Planning Sales Conversations
When we think about sales planning, we think of things like sales strategy, account plans and territory plans.
And so you should. They're essential components to improving sales performance and reaching targets.
There is another aspect to good sales planning though: your conversation or meeting plan.
This alone sharpens your sales game so much that it becomes truly next level.
But before I share with you the 5 steps to mapping it out, let's explore why this matters and why you should consider adding it to your own sales game.
When we approach sales growth by starting from a macro level, we identify the prospects we want to target, and begin to explore how to grow the value we bring to our current clients based on future potential. To do this, we should be using an account planning tool to provide some validation that we're not leaving value on the table, and to ensure we understand the need way before we are tempted to propose a solution.
Part of that is to plan our conversations so they build this insight progressively, and the key is to have result driven conversations. To be effective, you need to take a step back and examine what you already know, who you're meeting with, what you want to achieve by the end of that conversation and how you will structure the conversation in order to achieve that result.
Here are 5 elements to consider when planning your next conversation with a client or prospect:
What do you already know?
What conversations have you already had, what services have already been delivered, what do you already know about the client and their situation? Why are you meeting?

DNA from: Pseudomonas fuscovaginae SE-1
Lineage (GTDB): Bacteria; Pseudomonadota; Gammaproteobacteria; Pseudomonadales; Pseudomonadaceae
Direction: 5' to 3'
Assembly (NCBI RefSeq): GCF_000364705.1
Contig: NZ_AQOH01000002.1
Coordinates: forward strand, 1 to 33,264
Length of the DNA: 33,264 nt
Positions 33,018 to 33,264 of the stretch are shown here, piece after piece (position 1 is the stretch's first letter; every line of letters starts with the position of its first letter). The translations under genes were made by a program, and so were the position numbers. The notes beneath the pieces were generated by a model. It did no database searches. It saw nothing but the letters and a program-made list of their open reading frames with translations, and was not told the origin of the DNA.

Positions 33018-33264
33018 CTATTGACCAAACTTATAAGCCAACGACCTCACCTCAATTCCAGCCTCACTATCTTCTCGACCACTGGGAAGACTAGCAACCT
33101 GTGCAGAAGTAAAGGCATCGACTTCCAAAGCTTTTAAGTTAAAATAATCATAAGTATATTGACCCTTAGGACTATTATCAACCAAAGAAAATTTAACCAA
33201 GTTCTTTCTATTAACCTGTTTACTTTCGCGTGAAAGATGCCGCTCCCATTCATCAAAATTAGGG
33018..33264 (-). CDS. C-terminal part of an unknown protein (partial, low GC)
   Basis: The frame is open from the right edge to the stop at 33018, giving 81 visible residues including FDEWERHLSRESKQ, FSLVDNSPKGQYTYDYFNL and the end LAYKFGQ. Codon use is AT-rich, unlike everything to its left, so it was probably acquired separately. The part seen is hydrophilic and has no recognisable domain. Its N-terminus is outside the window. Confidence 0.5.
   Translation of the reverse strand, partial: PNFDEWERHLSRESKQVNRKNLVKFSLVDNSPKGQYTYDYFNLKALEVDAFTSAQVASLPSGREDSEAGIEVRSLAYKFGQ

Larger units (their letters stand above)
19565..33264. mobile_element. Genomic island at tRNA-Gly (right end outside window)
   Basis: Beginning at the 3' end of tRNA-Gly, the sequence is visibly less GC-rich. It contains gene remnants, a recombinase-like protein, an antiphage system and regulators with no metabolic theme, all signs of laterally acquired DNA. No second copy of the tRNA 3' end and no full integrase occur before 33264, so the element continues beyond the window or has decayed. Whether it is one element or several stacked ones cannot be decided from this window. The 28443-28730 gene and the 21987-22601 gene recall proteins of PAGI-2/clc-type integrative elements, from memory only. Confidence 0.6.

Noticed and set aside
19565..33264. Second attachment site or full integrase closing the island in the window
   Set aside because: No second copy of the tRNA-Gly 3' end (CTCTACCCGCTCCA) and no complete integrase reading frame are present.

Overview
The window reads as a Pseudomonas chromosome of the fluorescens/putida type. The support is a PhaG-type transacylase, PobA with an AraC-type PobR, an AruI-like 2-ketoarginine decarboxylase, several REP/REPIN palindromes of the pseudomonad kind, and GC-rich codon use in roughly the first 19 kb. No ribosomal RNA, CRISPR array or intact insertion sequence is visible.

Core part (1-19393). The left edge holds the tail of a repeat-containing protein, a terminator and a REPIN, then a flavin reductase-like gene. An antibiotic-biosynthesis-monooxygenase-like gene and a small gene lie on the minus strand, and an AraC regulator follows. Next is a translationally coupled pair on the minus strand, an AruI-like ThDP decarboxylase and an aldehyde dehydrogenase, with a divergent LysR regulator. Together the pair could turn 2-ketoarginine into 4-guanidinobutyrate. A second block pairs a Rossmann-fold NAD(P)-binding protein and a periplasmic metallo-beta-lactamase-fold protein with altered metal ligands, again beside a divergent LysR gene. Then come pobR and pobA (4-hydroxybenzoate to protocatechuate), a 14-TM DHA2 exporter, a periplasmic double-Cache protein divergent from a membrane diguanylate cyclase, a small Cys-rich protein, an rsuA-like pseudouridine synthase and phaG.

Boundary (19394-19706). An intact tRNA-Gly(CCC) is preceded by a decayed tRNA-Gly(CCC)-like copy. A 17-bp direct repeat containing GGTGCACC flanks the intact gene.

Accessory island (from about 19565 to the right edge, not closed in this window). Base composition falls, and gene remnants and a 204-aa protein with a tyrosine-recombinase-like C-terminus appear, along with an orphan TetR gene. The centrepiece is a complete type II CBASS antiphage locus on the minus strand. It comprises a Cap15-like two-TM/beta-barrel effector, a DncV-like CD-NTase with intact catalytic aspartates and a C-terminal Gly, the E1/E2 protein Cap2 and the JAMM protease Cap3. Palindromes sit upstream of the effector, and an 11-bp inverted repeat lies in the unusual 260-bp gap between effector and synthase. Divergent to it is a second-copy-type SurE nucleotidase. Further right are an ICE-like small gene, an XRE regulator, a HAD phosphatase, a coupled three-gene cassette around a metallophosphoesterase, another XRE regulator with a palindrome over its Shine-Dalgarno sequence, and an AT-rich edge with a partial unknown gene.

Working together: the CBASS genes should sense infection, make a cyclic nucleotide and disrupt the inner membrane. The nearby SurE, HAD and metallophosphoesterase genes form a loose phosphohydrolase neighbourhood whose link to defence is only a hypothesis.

What result do you want to achieve from the meeting or conversation?
By the end of the meeting, what do you want to walk away knowing, being able to do or feeling? What do you want the client or prospect to know, do or feel? How will you know you've achieved that?
Who are you meeting with?
Besides the basics like their name and role, what else do you know about them? What are they like? What are deal breakers? What drives them? What motivates them?
What are the key messages you want to convey?
And finally, what structure will get you the result you've identified to the audience? If you could set an agenda for the conversation, what would it look like? What questions will help you achieve your result?
Now, while not all conversations go to plan, knowing the intended result will help you to steer the conversation back to a direction that will help you walk away knowing you've progressed the conversation in a way that brings you both closer to a better business relationship.
Tips from John Buchanan, Beyond 19, Coaching Practicing Lead:
1. The best result from any one-on-one conversation is win-win. Make sure this is your number one objective.
2. Where possible, ensure that you choose the best time, the best location, the best setting for your conversation.
3. Have the conversation on 'their turf' when this is practical.